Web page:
Budget resolutions, jobs legislation, student loans. Those are just three of the many economic issues that Congress has tackled and failed to agree upon this session. It's a common sentiment these days that government is broken. But be careful what you wish for. Inaction may be just what the economy needs.
"People often don't realize that a political system is sometimes effective when it does not do certain things." says Pietro Nivola, senior fellow in governance studies at the Brookings Institution, a Washington-based think tank. "You can't just measure the things it does, the actions it takes; you also have to measure the actions it does not take."
In a new paper, Nivola cites several examples of recent legislation that would have hurt growth had lawmakers not shot them down. The Republican House twice last year approved measures that would have cut spending too quickly and too steeply, he says: first, a strict budget resolution last spring, and then a bill that would have raised the debt ceiling for only a short period, conditioning future raises on spending cuts. Instead, Congress passed the Budget Control Act, which ended the debacle and maintained fiscal year 2011 spending levels, as opposed to making potentially dangerous cuts to spending, Nivola writes.
Altogether, the idea of government stalemates as a boon for the economy only makes sense to a certain extent, says David Shulman, senior economist for UCLA's Anderson Forecast.
"In the short run, it certainly has some merit," he says. "If you're a Keynesian, [gridlock] delayed any kind of contractionary policy that the government would likely impose."
But the benefits of stalemate fade as one looks to the future.
"I think in the long run it is very bad for the economy, because otherwise, you're going up against certain laws of arithmetic," says Shulman. Key among those laws, he says, is that it's unsustainable to have an ever-shrinking worker-to-retiree ratio.
"That will put more and more tax pressure on young people, and that's a gigantic burden. So something has to happen with entitlement programs," Shulman adds.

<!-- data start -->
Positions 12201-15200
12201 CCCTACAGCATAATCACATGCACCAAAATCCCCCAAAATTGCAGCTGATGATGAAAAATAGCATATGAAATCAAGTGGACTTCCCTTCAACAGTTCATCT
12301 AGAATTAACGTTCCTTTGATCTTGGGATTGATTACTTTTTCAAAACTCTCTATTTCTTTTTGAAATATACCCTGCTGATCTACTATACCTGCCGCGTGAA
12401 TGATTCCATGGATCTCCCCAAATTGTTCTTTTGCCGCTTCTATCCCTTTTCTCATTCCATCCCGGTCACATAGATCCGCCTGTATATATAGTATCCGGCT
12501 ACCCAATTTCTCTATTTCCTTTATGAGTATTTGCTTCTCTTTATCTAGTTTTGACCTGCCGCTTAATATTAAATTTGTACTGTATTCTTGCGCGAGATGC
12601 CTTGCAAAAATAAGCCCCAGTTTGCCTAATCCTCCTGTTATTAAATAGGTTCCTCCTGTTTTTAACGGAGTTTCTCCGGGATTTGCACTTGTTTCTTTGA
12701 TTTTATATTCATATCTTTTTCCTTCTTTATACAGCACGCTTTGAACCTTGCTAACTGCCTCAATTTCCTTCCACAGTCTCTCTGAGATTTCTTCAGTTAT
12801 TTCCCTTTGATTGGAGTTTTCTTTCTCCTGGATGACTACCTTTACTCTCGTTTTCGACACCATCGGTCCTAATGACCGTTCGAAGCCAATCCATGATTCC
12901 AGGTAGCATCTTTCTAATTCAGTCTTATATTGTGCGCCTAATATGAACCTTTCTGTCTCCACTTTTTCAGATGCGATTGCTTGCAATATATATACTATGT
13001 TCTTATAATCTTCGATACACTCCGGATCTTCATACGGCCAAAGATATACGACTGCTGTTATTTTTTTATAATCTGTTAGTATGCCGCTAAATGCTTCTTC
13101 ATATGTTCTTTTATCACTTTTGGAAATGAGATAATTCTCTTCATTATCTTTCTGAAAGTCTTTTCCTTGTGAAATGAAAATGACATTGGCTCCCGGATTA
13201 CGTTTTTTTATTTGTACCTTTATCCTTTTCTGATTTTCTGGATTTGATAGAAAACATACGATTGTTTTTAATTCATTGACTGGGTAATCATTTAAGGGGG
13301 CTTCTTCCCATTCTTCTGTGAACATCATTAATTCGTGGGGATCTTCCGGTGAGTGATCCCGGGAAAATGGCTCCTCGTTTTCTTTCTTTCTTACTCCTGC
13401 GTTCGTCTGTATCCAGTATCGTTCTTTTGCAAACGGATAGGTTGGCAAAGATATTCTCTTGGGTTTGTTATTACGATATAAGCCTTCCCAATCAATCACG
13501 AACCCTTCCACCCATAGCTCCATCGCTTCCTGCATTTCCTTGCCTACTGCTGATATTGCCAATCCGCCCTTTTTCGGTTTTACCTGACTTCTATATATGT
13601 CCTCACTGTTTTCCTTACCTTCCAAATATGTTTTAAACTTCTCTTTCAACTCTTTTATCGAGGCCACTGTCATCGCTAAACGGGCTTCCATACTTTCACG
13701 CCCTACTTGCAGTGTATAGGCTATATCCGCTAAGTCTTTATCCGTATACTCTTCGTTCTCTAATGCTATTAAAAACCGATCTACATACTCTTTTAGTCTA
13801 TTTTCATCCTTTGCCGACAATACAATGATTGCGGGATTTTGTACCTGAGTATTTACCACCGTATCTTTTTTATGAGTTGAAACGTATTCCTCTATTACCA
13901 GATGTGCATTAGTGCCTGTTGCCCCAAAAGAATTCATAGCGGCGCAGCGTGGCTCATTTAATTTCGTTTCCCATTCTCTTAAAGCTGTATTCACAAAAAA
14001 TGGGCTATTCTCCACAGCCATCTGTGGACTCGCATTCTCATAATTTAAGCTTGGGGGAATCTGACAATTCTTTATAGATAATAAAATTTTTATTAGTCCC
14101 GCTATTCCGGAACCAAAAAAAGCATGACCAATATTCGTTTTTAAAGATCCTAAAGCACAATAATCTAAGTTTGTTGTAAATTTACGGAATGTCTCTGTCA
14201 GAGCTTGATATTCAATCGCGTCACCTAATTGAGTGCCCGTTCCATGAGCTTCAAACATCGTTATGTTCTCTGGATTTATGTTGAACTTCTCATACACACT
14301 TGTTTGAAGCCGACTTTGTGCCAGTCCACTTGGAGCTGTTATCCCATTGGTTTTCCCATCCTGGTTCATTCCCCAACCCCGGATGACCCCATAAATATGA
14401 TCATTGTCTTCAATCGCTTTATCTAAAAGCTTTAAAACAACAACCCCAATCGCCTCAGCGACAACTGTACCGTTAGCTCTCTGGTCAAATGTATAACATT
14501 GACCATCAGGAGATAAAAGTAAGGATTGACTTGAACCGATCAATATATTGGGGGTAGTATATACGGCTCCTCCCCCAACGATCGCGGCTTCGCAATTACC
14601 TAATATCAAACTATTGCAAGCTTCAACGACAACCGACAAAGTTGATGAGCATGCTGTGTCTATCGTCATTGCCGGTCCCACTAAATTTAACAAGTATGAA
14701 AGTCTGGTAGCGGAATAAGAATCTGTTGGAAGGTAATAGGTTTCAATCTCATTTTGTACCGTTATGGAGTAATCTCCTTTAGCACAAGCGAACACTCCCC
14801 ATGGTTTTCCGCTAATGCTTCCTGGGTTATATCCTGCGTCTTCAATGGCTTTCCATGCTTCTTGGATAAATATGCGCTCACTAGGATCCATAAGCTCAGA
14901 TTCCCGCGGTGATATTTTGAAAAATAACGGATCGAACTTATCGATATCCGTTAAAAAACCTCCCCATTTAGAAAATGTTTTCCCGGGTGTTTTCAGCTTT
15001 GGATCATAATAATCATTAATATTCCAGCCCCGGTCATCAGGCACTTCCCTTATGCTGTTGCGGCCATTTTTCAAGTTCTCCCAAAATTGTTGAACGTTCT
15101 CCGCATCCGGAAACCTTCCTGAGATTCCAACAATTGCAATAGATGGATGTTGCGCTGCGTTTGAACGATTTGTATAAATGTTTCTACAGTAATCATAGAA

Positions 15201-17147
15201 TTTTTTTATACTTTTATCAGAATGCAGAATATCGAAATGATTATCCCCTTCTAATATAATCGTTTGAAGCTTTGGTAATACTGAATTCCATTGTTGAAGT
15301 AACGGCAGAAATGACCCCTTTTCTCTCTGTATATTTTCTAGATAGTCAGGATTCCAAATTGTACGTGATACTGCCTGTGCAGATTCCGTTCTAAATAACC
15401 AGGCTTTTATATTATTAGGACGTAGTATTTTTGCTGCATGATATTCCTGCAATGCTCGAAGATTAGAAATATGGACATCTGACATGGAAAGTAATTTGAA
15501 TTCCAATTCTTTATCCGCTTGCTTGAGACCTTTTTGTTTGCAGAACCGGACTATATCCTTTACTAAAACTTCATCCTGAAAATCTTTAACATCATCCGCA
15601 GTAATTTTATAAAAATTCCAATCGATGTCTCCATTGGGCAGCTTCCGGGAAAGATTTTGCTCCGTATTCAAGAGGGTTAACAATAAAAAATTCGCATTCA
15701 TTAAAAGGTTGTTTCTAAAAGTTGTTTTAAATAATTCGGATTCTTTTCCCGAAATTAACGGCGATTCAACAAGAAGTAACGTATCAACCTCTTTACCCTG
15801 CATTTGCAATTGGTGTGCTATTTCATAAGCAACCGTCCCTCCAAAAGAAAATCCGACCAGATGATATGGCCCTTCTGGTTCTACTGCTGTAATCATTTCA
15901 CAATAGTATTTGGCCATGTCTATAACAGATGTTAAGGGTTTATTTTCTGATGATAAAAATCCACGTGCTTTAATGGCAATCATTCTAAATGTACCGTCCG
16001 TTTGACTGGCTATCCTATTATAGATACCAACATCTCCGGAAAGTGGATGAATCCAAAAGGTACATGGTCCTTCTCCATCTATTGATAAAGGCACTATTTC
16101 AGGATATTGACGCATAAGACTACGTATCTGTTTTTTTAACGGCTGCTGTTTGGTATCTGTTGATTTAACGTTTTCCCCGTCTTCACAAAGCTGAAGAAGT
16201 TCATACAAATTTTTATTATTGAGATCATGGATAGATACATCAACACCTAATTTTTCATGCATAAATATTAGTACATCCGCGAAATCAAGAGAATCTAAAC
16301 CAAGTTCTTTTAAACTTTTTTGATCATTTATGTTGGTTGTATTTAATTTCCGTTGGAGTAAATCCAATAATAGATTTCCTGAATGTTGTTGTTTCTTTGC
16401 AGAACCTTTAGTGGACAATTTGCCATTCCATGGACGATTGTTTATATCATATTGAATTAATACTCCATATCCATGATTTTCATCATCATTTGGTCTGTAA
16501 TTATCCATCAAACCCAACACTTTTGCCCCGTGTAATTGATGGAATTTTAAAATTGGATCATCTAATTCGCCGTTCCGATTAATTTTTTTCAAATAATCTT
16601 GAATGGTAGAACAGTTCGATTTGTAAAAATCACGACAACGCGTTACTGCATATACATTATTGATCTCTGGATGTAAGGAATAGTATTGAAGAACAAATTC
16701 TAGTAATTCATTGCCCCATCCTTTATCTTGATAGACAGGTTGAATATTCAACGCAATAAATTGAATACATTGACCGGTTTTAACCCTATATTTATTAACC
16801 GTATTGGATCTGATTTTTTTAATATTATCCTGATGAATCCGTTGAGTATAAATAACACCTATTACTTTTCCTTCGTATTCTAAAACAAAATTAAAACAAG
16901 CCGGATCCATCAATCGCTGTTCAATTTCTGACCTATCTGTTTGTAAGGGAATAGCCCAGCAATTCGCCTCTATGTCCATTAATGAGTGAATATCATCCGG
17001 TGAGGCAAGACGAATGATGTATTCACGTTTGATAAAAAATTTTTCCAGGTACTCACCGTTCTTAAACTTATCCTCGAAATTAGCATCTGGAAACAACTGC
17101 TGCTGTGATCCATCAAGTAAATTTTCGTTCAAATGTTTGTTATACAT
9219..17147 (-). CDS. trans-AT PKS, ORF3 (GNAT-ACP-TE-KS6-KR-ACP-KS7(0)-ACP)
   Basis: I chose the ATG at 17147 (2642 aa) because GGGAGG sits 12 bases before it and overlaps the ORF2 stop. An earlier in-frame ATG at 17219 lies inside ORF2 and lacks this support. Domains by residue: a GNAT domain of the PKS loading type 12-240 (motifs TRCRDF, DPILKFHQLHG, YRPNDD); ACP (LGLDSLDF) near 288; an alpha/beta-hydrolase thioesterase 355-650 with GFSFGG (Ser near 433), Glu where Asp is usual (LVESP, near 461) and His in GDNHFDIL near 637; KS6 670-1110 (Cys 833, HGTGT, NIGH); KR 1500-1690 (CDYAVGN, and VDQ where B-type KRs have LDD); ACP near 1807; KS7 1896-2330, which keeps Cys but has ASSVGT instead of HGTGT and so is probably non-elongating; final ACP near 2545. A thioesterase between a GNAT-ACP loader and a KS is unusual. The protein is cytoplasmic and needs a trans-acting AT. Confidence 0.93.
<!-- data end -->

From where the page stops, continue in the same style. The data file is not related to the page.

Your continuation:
In short, though Congress may have succeeded in not-passing legislation that may have harmed the economy, it will eventually have to agree on bigger-picture issues of closing deficit and debt gaps.
That day may be coming sooner rather than later.
"What we're really focused on right now is what this means for the end of the year," says Gabriel Horwitz, director of economic programs at centrist think tank Third Way. "We're arguing that Congress really needs to come together to figure out a grand bargain."
He's talking about the so-called "Taxmageddon" coming when 2012 ends, when payroll tax cuts and Bush-era income tax cuts are set to expire, at the same time that automatic government spending cuts mandated by the Budget Control Act will kick in. The Congressional Budget Office this week estimated that without action, the economy could contract at an annualized rate of 1.3 percent in the first half of 2013.
Meanwhile, the United States is expected to hit its debt limit once again before the end of 2012, as Treasury Secretary Timothy Geithner has said, piling on yet more urgency for Congress to act on fiscal policy.
Though the U.S. economy managed to weather the bumpy ride of the last debt ceiling fight and went on to post relatively strong growth in 2011's fourth quarter, few would argue that the nation should relive all of that worry and uncertainty—not to mention a credit rating downgrade. Nivola acknowledges that it was almost too close for comfort.
"That was a close call, and the system really did almost become dysfunctional," he says. "If we had let the debt ceiling deadline expire and if we had defaulted, we would have been up a creek."
In reaching large-scale deals, whether it's on Taxmageddon or debt ceilings, Horwitz says that Congressional moderates are key.